170 points. 38 points In your textbook, read about modern oceanography. For each item write the word that meets the description.

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1 Ch 15 Earth s Oceans SECTION 15.1 An Overview of Oceans 38 points In your textbook, read about modern oceanography. For each item write the word that meets the description. (5 points) 1. German research ship that studied the oceans during the 1920s 2. Satellite used to monitor ocean surface temperatures 3. Device that uses echoes to map features of the ocean floor 4. First ship to use sophisticated measuring devices to study the ocean 5. Scientific study of Earth s oceans SECTION 15.1 The Oceans In your textbook, read about the distribution of Earth s water. Complete the statements. (5 points) 12. The contain 97 percent of the water found on Earth. 13. Approximately 3 percent of Earth s water is located in the of Greenland and Antarctica, and in rivers, lakes, and underground sources. 14. Global has risen and fallen by hundreds of meters in response to warm periods and ice ages. 15. forces that lift or lower portions of the seafloor also affect sea level. 16. Today average global sea level is slowly at a rate of 1 to 2 mm per year. Answer the following questions. (8 points) 17. Why is Earth known as the blue planet? 170 points In your textbook, read about the origin of the oceans. Answer each question and complete the statement. (12 points) 6. How long have oceans existed on Earth? 7. Name one possible extra planetary source of water on Earth. 8. Name two major gases that are emitted from Volcanoes. 9. How did water vapor in the atmosphere become oceans during Earth s early history? 10. Which process is still adding water to our hydrosphere? 11. Describe how the total amount of water stays the same. 18. What is the average depth of the oceans? 19. How much of the northern hemisphere is covered by oceans? 20. How much of the southern hemisphere is covered by oceans? In the space at the left, write correct if the statement is correct; if the statement is not correct, change the italicized word or phrase to make it correct. (8 points) 21. The three major oceans are the Atlantic, the Pacific, and the Arctic. 22. The Pacific is Earth s largest ocean. 23. North of the Antarctic circle, the Atlantic is known as the Arctic Ocean. 24. The Indian Ocean is located mainly in the northern hemisphere. 25. Oceans are a major reservoir of carbon dioxide. Page 1

2 SECTION 15.2 Seawater 30 points In your textbook, read about ocean layering. In your textbook, read about the chemical properties of seawater. Use the terms below to label the diagram of ocean temperatures. (3 points) Answer each question. (23 points) surface layer bottom layer thermocline 1. Which gasses are dissolved in seawater? 2. About what percentage of seawater is dissolved salts? 3. What is most abundant salt in seawater? 4. List other salts found in seawater. 5. What is salinity? 6. What unit is commonly used to measure the salt content of water? 7. What would cause surface ocean water to have a higher salt content? 8. Describe evidence that indicates that the salt content of ancient oceans was about the same as it is today. 9. List and describe three processes that add salts to seawater. 10. Describe how salt is removed from seawater? In your textbook, read about water masses. Use the letters A through D to sequence the stages of water-mass movement. (4 points) 16. Cold, salty water sinks. 17. Sea ice forms during the winter. 18. Salty water migrates along the ocean floor toward the equator. 19. Salt ions accumulate beneath the ice. B D A C 11. How does salt change the freezing point of water? 12. Describe how different wavelengths of light penetrate ocean water. Page 2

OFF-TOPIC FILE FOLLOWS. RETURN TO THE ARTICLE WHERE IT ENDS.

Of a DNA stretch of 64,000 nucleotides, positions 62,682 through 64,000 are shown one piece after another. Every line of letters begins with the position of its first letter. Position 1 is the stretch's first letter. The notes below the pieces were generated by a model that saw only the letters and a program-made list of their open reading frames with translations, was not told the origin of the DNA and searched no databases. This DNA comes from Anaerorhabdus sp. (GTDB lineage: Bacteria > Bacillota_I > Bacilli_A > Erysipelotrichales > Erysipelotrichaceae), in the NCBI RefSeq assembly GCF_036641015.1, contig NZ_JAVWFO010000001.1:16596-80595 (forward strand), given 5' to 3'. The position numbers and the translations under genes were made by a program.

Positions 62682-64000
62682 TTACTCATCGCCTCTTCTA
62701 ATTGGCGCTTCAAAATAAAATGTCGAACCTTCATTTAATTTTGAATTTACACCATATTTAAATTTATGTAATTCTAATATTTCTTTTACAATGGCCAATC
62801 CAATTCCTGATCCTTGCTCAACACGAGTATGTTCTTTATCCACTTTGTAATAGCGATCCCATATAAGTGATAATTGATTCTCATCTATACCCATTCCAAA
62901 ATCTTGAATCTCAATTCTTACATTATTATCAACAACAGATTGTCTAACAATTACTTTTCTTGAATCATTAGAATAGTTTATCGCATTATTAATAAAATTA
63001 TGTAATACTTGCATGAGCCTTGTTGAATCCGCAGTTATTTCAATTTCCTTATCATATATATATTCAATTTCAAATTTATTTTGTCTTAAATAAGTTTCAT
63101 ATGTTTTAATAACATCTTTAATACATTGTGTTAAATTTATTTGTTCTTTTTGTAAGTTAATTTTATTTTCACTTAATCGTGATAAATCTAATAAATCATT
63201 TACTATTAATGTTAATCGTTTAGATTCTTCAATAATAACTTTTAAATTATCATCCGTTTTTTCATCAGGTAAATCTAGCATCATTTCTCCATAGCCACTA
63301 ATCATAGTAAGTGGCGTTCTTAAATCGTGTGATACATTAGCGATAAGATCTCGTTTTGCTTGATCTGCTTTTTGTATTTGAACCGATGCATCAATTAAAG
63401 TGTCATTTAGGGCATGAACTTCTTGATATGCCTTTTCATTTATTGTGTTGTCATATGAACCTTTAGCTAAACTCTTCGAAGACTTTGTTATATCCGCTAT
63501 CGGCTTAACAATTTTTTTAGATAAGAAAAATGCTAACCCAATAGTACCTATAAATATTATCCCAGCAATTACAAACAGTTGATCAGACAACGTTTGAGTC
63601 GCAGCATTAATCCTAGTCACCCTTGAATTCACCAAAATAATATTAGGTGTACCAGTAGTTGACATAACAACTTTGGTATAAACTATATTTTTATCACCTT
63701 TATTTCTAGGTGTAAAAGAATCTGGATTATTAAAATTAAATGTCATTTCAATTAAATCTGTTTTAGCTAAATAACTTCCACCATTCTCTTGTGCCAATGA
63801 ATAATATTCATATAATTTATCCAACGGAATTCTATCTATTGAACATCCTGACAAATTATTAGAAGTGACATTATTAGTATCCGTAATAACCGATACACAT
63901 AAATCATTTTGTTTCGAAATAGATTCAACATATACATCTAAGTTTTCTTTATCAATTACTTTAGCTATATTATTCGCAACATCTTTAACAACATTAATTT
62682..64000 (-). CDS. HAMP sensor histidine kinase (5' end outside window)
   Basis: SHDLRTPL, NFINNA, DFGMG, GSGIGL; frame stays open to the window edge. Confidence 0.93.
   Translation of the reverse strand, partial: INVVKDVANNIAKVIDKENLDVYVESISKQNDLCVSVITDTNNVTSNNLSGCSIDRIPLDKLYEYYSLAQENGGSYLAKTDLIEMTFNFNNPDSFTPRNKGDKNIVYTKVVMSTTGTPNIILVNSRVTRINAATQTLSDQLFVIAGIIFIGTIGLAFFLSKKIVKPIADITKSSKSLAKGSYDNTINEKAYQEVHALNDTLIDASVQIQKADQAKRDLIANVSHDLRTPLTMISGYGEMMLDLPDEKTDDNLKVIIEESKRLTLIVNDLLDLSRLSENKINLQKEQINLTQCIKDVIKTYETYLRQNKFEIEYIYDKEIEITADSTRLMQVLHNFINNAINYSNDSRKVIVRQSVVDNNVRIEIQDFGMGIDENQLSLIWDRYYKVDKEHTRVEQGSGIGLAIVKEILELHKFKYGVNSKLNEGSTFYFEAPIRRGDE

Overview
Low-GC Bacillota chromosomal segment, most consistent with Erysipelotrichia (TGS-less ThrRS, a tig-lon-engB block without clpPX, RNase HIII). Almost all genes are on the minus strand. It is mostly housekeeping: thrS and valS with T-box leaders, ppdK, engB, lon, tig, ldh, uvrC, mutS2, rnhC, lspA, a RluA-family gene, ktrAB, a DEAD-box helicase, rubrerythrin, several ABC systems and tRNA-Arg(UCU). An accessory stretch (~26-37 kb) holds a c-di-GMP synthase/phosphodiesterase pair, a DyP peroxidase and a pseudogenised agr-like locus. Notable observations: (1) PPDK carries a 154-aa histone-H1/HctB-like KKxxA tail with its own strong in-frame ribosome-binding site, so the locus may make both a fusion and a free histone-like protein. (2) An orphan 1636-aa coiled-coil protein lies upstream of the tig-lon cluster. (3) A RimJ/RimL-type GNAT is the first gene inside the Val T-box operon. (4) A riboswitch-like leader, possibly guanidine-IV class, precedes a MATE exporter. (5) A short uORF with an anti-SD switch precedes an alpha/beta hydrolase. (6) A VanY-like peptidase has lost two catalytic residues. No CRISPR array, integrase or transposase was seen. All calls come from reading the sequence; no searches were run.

3 SECTION 15.3 Ocean Movements 30 points In your textbook, read about wave characteristics. Use the diagram to answer the following questions. (15 points) 1. Describe the rhythmic movement of a wave. What is the direction of its energy? 2. What is the highest point of a wave called? crest 3. What is the lowest point of a wave called? trough 4. What is the vertical distance between the highest and lowest points of a wave? wave height 5. What is the horizontal distance between the top of one wave and the top of the next? wavelength 6. What is the relationship between the wave speed in deep water and wavelength? Wave speed increases with wavelength. 7. Describe how an ocean wave becomes a breaker at the shoreline.as ocean waves reach the shallow water near shorelines, cold nutrients offshore trade-wind upwelling vertically In your textbook, read about tides and the causes of tides. For each item write the word that meets the description. (6 points) 8. Periodic rise and fall of sea level 9. Difference between high tide and low tide 10. Forces exerted by the Sun and the 10. Moon that generate tidal bulges 11. Type of tide with the highest high tides and lowest low tides 12. Type of tide that occurs when the Sun, the Moon, and Earth form a right angle In your textbook, read about ocean currents. In the space at the left, write correct if the statement is correct; if the statement is not correct, change the italicized word or phrase to make it correct. (5 points) 13. A current caused by differences in the temperature and salinity of ocean water is called a gyre. 14. Surface currents are caused by wind. 15. The gyres of the northern hemisphere circulate in a counterclockwise direction. 16. Examples of warm, poleward-flowing currents are the Gulf Stream and the Kuroshio Current. true In your textbook, read about upwelling. Use each of the terms just once to complete the passage. (6 points) In addition to moving horizontally, ocean water moves (17). The upward motion of ocean water is called (18). Upwelling waters originate from the bottom of the ocean and are (19). Areas of upwelling exist mainly off the western coasts of continents in the (20) belts. The trade winds blow surface water (21), and the surface water is replaced by upwelling deep water. Upwelling waters are rich in (22), which support abundant marine life populations. Page 3